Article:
By Arthur Kane | Watchdog.org
In the past 15 months, only a third — and often much less — of the fuel pumped into Colorado’s Compressed Natural Gas state vehicles was CNG, a database obtained by Watchdog.org shows.
At one point CNG use was less than 20 percent, but the state has substantially increased the use of CNG in the dual-fuel vehicles in the time period, setting a record in August of 34 percent, the data shows.
The CNG vehicles cost about $7,000 to $10,000 more than petroleum cars and trucks, but the program was sold as saving money, cutting greenhouse gases and creating a natural gas market for the state’s energy producers because the more expensive vehicles were going to run on the cheaper and cleaner CNG fuel.
State Sen. Greg Brophy, a Wray Republican who co-sponsored a 2009 bill requiring the state to buy alternative fuel vehicles where practical, said the Hickenlooper administration has botched a good idea.
IMPLEMENTATION CRITIC: State Sen. Greg Brophy, R-Wray, supports state purchases of CNG vehicles but thinks the state is doing it the wrong way.
“I believe this was more done to pat the backs of political patrons by our governor than to save the state money,” he said.
Watchdog.org’s initial stories in September uncovered memos that showed administration officials pushing the CNG vehicles on a reluctant Department of Natural Resources. DNR responded that the locations of many of their vehicles were too far from CNG pumps to make them useful and many of the trucks were not practical for their employees’ needs.
The state also is spending as much as $30 million in federal money to provide incentives for private businesses to buy CNG vehicles and open new CNG pumps despite one state-subsidized pump going out of business last year, records show.
Sabrina D’Agosta, spokeswoman for the Department of Personnel and Administration, said it will take time for state employees to increase CNG consumption, but officials believe the vehicles eventually will pay for themselves.
“The idea obviously, as with all new things, is we hope the use of CNG fuel increases over the lifetime of the vehicles,” she said. “While right now it’s under 30 percent, as more CNG fuel stations come online and more fleet managers move the vehicles where those fuel stations are located, consumption should go up. Our expectation was always that it would take a few years to see those results.”
The administration’s problem is that state law has specific requirements for when the fleet managers can purchase alternative fuel vehicles. A 2009 law only allows the purchase if the vehicle cost no more than 10 percent of a comparable petroleum car or truck, and the operating location has nearby fueling stations.
Last year, however, the Legislature modified the law to say the state can buy the vehicles if they are not 10 percent more costly over the life of the vehicles. The DPA staff say they have an analysis that shows even with 25 percent CNG fuel use those vehicles will be within that 10 percent cost difference.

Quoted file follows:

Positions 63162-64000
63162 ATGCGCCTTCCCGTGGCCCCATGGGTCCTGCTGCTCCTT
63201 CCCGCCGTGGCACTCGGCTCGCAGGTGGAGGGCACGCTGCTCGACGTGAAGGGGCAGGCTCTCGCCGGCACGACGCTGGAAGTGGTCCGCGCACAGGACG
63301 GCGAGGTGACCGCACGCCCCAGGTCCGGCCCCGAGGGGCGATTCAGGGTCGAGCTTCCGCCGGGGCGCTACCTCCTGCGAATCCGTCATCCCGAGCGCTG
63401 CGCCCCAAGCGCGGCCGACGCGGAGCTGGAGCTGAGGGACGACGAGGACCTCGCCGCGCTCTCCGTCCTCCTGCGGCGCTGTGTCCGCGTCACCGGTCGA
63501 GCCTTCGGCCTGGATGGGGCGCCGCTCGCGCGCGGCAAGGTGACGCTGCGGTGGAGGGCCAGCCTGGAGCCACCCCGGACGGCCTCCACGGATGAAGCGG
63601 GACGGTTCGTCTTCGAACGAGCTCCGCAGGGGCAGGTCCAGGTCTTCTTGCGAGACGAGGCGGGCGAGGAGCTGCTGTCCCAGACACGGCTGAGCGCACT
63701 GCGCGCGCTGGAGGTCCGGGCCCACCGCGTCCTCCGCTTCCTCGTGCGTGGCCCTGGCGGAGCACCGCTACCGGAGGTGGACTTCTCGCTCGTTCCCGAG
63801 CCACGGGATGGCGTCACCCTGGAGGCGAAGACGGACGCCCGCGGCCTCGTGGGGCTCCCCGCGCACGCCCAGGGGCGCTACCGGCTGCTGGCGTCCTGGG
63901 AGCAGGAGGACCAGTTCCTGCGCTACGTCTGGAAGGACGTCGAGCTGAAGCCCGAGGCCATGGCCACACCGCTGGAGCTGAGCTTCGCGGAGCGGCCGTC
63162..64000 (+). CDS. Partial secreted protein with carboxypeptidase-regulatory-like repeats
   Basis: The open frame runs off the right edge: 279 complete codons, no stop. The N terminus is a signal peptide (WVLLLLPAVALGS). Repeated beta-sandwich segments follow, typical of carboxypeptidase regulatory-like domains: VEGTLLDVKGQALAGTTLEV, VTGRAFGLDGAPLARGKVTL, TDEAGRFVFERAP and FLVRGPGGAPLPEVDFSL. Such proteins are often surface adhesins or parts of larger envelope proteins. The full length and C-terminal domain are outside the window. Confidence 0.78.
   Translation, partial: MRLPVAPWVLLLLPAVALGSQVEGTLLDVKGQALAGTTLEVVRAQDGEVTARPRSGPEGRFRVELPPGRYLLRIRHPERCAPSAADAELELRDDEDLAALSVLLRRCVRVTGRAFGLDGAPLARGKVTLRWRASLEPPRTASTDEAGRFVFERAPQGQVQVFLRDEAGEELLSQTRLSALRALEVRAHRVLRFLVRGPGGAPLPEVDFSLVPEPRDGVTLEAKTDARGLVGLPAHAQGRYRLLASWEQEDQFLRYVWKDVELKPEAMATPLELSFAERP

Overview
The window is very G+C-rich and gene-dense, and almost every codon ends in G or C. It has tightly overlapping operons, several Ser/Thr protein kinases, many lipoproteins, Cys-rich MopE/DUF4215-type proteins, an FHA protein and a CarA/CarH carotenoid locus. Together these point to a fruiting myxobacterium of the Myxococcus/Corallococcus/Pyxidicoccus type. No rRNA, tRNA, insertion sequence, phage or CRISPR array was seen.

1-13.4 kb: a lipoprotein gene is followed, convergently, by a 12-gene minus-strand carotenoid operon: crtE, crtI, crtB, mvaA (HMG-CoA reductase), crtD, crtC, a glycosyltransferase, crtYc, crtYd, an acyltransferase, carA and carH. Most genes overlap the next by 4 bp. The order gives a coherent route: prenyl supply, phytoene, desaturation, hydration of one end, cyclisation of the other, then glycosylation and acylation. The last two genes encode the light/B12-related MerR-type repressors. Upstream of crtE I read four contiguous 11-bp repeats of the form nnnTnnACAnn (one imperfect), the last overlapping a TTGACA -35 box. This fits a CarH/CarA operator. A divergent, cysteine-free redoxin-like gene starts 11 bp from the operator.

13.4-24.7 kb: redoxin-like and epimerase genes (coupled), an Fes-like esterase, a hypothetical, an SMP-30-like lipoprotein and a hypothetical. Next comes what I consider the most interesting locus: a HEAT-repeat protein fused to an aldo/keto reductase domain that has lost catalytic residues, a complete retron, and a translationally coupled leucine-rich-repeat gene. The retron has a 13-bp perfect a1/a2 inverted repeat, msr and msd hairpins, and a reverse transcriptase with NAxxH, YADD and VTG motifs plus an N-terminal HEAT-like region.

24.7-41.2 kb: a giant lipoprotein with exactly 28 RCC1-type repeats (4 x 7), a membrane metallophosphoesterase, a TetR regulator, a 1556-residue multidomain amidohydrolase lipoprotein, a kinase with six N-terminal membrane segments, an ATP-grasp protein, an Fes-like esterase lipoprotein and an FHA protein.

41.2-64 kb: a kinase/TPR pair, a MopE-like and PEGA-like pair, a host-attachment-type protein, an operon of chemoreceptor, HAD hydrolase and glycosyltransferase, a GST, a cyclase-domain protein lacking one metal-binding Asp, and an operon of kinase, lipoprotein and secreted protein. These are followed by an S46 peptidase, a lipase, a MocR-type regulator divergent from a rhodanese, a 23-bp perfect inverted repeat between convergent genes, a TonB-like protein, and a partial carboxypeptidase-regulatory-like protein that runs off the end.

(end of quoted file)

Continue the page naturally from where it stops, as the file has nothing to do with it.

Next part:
“The DPA didn’t make a policy decision for state fleet to buy alternative fuel vehicles,” D’Agosta said. “To buy the vehicles was mandated to us by the Legislature. The governor is very supportive of CNG in general but it wasn’t a policy change.”
But state Sen. Kent Lambert, a Colorado Springs Republican who sits on the Joint Budget Committee, said the state may find it is in violation of the 10 percent provision — even the 2013 state law — when it goes to sell the vehicles in 10 years.
BUDGET MINDER – Sen. Kent Lambert said he will have state staff determine if the alternative fuel program is cost effective.
“They could be worthless if there are not enough places to fuel the vehicles,” he said. “Maybe the state should try to get the higher resale value now.”
In the past fiscal year, state vehicles used CNG about 25 percent of the time, and the rest of the time they vehicles were filled with more expensive gasoline, the database shows. However, August and September set records of CNG use with 34 and 32 percent, respectively, state databases show.
DNR, which has many far-flung outpost nowhere near CNG stations, has struggled with CNG vehicles, memos and the database shows. Only an average of 12 percent of the fuel going into DNR vehicles across the previous fiscal year was CNG. But in September, DNR nearly doubled that with 21 percent of the fuel used by their vehicles was CNG, the database shows.
D’Agosta said the data shows how fast the state is increasing CNG use.
“It is clear to this administration that CNG alternative fuel is better in a lot of ways,” she said. “If we can support that, it’s a good thing we’re doing.”
However, there are a substantial number of state vehicles used no CNG in the past two months, records show.
Lambert advocated removing the CNG vehicles from locations and departments that can’t find CNG stations nearby because it would save taxpayers more money.
“Maybe we have to make a change for DNR,” he said. “I can promise you that I’m going to have (the Joint Budget Committee) staff do an analysis of the issue.”